It's containers all the way down

I haven’t had a lot of time to blog recently. Why? In a word: Docker. At work we’re moving toward a fully containerized stack, from development to production, so I’ve needed to spend every free minute trying to learn the ins-and-outs of container orchestration. Two initial takeaways: 1) it’s still not as easy as it could be, and 2) it’s not as hard as some make it out to be.

Don’t expect to learn anything from this post; it’s more of a rambling on the direction I’ll likely be going with some future posts.

Container Orchestration and Developers

One of the promises of containerization is that it will make developers’ lives easier. This might be the case in larger organizations, where there are sysadmins and DevOps teams; it’s likely the case in various development environments. However, I think there’s still a lot of work that needs to be done in order to bring the benefits of running containers in production to small/midsized teams and businesses.

That is, the technology and tooling are moving very quickly, and established patterns and practices haven’t been fully formed. The space is still, despite its rapid growth, immature. In my experience, while I hear about companies taking Kubernetes or Swarm to production, I haven’t seen the corresponding blog posts, tutorials, or concrete examples explaining how solo and small-team developers could do the same.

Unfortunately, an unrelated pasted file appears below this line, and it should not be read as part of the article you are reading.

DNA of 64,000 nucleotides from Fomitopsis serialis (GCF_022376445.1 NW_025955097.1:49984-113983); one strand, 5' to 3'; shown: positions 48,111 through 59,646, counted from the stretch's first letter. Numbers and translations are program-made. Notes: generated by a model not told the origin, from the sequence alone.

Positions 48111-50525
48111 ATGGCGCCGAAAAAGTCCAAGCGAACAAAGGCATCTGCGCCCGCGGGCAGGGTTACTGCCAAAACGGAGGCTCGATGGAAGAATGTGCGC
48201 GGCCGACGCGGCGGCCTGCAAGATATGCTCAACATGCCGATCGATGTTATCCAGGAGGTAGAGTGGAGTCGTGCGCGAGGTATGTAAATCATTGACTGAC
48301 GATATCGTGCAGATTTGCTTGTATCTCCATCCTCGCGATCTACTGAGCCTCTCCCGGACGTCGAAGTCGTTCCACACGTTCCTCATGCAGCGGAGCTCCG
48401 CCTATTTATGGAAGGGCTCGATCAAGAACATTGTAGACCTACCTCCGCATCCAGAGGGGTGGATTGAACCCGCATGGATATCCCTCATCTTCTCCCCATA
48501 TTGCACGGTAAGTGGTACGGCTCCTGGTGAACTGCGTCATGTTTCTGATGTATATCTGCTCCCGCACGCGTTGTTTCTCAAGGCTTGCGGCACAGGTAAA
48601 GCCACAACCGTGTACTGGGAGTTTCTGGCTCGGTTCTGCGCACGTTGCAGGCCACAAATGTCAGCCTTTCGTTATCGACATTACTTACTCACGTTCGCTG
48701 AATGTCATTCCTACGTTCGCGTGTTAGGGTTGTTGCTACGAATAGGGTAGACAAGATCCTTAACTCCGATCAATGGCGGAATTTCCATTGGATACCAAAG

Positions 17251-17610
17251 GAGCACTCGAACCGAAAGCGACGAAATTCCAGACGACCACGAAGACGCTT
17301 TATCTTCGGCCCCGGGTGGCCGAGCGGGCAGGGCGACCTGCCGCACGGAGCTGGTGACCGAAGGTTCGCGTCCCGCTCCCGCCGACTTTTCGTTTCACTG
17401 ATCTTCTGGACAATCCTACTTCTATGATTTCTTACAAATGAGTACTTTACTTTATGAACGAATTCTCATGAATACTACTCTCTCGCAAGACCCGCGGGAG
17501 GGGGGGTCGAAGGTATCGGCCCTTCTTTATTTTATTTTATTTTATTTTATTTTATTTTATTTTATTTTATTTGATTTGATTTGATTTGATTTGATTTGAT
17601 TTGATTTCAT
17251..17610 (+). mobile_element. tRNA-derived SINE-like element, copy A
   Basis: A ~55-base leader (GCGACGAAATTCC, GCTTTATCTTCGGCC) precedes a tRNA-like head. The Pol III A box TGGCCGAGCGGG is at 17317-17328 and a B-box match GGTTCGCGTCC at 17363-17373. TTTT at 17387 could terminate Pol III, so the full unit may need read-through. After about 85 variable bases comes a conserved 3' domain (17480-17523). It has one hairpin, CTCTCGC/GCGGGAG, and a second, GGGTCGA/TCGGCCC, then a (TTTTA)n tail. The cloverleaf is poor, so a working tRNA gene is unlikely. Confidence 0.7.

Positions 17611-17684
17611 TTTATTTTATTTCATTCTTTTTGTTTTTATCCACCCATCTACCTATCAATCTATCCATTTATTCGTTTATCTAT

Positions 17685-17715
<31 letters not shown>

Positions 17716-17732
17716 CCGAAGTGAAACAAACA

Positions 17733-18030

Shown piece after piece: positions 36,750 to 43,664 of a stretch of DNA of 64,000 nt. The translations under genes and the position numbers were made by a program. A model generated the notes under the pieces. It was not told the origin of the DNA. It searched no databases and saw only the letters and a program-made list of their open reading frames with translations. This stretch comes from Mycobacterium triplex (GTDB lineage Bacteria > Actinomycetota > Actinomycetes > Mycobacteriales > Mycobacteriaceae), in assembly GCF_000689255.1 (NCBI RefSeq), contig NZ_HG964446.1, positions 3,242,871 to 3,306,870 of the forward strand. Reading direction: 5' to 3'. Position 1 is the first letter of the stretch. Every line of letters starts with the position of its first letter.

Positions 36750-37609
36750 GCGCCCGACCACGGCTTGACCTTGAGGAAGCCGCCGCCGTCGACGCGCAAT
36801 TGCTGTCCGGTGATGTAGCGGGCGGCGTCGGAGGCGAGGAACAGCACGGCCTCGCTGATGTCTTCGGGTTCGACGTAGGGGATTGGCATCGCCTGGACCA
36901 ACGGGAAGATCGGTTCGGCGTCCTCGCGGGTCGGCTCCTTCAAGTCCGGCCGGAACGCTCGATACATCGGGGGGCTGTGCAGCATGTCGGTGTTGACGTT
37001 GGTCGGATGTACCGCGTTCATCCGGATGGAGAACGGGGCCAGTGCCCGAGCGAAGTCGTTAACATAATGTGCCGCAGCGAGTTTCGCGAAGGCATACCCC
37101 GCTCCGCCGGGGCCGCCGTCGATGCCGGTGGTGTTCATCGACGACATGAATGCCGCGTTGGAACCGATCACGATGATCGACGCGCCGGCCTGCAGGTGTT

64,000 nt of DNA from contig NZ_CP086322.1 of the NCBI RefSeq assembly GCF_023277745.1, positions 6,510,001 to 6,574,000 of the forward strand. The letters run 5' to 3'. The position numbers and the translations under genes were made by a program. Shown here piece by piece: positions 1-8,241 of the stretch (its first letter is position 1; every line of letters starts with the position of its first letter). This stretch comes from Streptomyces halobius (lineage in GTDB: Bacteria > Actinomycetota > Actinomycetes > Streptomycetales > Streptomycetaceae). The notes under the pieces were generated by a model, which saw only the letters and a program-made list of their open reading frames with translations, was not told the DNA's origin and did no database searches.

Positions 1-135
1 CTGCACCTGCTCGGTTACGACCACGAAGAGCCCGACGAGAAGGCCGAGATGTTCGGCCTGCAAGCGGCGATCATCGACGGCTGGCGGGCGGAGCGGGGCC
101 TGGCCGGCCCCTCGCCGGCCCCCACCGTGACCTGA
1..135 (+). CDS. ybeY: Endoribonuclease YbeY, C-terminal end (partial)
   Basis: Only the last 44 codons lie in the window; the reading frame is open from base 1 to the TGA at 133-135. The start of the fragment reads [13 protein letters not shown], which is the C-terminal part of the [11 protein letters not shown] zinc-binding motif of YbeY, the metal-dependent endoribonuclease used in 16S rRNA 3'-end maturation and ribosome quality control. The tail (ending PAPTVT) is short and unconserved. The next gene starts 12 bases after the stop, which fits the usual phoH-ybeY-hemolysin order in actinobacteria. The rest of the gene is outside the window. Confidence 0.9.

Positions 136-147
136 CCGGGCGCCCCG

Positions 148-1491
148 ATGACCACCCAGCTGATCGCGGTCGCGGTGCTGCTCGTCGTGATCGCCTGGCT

Right now, I’m one of those small-team developers. I enjoy and focus on application development far more than DevOps, so this is a movement out of my comfort zone, for better and worse. Consequently, I’ll be documenting my ongoing (hopefully successful) attempts to understand and master various aspects of our brave new containerized world.

Learning from Docker Pros

There are some helpful resources out there (if you’ve found any that were particularly enlightening, please let me know). For example, if you’re interested in learning Docker, I recommend Bret Fisher’s Udemy course, Docker Mastery and the still-under-development release of his Swarm Mastery course. A lot of what I’ll be exploring will be based on Bret’s demos, examples, and GitHub repositories.

Digital Ocean

Because the ultimate goal here is containers in production, we’ll need actual remote hosts. For this, I’ll be using Digital Ocean. They’re affordable, developer friendly, and have a clean, intuitive interface. Docker developers that I respect, including Bret and the team at Ortus Solutions recommend them, so that’s good enough for me. You can get $10 off if you sign up using my referral link.

Next Steps

I’m writing this, with the hope that putting it out there will actually make me follow through and do it. One of my goals is to set up and deploy my own “production” Swarm. That is, an app, codebase, and workflow that I use and can share with other developers. Future posts will, hopefully, be steps toward that goal.

For those interested, here’s where the title of this post comes from: Turtles all the way down